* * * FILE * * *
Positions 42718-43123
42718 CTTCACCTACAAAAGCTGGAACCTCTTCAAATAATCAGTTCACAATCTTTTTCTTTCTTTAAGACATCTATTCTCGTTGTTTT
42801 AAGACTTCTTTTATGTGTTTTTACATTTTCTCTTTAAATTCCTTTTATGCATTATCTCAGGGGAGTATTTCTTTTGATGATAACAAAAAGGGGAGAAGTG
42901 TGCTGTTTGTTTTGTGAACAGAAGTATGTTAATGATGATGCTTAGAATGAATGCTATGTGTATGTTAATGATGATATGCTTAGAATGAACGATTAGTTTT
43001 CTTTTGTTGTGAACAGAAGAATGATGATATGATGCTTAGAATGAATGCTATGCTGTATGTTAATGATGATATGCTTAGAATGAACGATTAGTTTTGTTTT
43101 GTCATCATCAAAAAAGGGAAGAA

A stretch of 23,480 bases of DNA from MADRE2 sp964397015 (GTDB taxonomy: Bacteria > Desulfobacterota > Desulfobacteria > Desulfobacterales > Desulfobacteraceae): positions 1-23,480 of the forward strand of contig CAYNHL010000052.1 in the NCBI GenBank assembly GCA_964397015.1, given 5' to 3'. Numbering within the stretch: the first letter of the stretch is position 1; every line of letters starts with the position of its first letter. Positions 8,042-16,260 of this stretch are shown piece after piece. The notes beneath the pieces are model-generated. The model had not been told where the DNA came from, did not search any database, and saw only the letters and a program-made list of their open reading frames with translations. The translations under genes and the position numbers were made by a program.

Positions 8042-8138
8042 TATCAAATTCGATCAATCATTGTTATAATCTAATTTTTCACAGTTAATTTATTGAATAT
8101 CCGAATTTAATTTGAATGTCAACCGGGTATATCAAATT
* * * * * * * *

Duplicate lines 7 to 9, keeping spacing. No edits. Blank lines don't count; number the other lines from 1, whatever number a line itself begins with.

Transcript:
A stretch of 23,480 bases of DNA from MADRE2 sp964397015 (GTDB taxonomy: Bacteria > Desulfobacterota > Desulfobacteria > Desulfobacterales > Desulfobacteraceae): positions 1-23,480 of the forward strand of contig CAYNHL010000052.1 in the NCBI GenBank assembly GCA_964397015.1, given 5' to 3'. Numbering within the stretch: the first letter of the stretch is position 1; every line of letters starts with the position of its first letter. Positions 8,042-16,260 of this stretch are shown piece after piece. The notes beneath the pieces are model-generated. The model had not been told where the DNA came from, did not search any database, and saw only the letters and a program-made list of their open reading frames with translations. The translations under genes and the position numbers were made by a program.

Positions 8042-8138
8042 TATCAAATTCGATCAATCATTGTTATAATCTAATTTTTCACAGTTAATTTATTGAATAT